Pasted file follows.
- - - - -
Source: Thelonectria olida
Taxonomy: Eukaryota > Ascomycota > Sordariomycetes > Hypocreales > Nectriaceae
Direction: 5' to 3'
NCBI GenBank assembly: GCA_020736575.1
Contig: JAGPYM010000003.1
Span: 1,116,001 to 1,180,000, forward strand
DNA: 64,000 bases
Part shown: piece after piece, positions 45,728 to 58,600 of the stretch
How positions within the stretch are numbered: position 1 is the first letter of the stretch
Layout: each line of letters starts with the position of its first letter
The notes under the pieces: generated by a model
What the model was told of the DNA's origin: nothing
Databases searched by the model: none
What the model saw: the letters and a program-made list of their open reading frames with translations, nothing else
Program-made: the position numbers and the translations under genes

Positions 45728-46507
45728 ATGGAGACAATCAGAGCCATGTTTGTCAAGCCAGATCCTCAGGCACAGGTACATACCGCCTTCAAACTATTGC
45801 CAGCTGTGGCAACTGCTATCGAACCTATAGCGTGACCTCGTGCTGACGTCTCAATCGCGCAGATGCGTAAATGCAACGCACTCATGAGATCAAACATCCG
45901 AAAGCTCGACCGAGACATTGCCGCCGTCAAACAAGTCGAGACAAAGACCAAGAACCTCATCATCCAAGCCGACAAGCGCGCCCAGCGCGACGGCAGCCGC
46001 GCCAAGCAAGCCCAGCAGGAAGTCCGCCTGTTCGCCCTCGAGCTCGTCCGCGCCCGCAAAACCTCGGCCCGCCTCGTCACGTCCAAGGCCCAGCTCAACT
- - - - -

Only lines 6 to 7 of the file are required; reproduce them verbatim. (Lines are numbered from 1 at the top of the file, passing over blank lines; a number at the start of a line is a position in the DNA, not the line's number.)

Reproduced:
Span: 1,116,001 to 1,180,000, forward strand
DNA: 64,000 bases